It was amusing when Andrew and I were researching Journey to Horseshoe Bend and we went out to a Lutheran service at Ntaria, the old Hermannsburg Mission in Central Australia. The service was in Arrernte and I could only orient myself by latching onto the odd word I understood. I hadn't a clue about the service. But Andrew, the son of a Lutheran pastor, kept pointing to the order of service sheet for me. I was more at sea in my own culture than anyone else in the 'sanctuary' (is that the correct word? because, the other day was the first time I'd heard of terms like Liturgy of the Word of God and Liturgy of the Eucharist).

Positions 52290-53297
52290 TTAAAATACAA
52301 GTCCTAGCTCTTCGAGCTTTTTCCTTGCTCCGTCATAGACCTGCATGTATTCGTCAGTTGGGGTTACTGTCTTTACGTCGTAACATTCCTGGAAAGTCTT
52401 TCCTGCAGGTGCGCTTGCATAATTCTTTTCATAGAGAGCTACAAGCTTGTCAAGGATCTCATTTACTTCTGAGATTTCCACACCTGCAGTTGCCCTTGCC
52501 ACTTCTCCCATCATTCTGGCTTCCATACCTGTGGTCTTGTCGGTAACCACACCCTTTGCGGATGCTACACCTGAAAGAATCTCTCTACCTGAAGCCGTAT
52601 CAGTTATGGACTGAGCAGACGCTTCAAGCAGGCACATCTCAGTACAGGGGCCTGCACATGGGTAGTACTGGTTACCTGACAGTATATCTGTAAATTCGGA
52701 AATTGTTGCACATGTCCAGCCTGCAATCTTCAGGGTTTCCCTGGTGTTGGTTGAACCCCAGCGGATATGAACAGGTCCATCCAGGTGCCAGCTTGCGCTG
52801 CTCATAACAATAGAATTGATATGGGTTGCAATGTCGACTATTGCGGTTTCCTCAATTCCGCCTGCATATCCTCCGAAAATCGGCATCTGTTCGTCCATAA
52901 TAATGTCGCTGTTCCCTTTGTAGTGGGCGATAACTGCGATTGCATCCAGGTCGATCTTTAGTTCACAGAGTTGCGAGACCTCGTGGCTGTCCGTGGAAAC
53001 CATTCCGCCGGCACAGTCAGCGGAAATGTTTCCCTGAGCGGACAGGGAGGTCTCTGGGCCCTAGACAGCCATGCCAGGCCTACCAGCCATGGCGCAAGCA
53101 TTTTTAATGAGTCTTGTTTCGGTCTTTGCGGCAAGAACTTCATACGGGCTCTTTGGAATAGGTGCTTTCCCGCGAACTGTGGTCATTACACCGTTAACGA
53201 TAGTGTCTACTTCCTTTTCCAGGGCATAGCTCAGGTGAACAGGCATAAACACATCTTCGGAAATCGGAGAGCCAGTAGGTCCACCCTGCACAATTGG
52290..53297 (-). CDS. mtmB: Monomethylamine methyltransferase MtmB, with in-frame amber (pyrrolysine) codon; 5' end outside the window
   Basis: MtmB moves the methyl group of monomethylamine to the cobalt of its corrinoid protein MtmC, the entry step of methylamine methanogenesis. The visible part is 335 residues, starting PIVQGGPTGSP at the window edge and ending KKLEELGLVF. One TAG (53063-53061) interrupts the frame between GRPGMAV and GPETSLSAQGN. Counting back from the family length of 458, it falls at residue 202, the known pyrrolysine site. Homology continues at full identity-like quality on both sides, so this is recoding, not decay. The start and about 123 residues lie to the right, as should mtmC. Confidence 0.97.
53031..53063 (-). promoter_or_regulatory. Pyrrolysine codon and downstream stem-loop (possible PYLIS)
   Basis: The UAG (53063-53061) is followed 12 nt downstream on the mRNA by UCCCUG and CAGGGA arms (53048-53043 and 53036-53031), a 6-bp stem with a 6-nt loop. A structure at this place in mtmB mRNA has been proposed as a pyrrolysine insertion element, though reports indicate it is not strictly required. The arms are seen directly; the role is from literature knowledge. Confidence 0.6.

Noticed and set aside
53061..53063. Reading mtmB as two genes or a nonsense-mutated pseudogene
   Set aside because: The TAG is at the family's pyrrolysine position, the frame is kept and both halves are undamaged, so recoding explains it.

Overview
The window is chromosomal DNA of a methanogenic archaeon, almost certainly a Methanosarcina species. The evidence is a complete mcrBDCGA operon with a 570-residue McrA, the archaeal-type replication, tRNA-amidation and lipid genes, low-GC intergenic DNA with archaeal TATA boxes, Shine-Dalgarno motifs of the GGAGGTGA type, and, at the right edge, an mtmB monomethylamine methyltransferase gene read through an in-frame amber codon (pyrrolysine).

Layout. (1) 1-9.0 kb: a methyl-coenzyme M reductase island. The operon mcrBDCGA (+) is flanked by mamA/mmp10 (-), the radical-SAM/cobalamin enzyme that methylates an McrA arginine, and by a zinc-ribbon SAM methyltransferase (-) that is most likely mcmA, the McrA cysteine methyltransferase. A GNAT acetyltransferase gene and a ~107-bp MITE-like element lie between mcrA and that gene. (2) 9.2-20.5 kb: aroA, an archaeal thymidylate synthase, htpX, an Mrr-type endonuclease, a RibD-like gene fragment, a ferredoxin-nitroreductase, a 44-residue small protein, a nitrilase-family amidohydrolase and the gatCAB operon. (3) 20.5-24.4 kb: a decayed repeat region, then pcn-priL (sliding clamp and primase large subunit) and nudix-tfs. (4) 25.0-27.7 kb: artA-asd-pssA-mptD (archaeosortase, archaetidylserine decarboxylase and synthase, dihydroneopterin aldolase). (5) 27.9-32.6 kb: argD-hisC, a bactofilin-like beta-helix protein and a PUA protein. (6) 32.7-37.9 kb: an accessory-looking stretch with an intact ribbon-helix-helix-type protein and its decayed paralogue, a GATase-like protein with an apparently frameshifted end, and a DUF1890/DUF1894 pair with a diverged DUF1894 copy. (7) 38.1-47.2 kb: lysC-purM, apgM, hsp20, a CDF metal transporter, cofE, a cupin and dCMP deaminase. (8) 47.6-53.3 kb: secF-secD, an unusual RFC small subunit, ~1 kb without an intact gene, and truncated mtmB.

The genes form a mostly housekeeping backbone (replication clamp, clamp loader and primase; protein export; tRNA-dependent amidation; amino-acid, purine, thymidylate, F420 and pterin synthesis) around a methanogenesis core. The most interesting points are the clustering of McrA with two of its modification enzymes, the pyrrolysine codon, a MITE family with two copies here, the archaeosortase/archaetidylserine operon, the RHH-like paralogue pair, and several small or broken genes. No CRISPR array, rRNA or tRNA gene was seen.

Atheism is, I would say, a three-generation thing in my family. My great-grandfather (on my father's side) was a shepherd in the south of England or Wales who got us thrown out of the Catholic Church when he gave the local priest the 'bum's rush' when he came around to remonstrate with my forebear for marrying in a Protestant church. 'And never darken our doorway again,' I understand the priest said, brandishing his fist as he stormed away. And my family didn't. 'But', said my mother in one of her wisest bits of advice when she told me this story, 'just remember this if you ever want to sling off at someone else for their beliefs. You didn't know we'd been Catholics did you? You never know what's in your past.' And of course, it cut fine with her. Her own mother grew up in old sectarian Australia where the Labor Party tore itself apart when the catholics walked out on the socialists in the 1950s. 'She's a Catholic, but she's an awfully nice person,' is something my grandmother would say.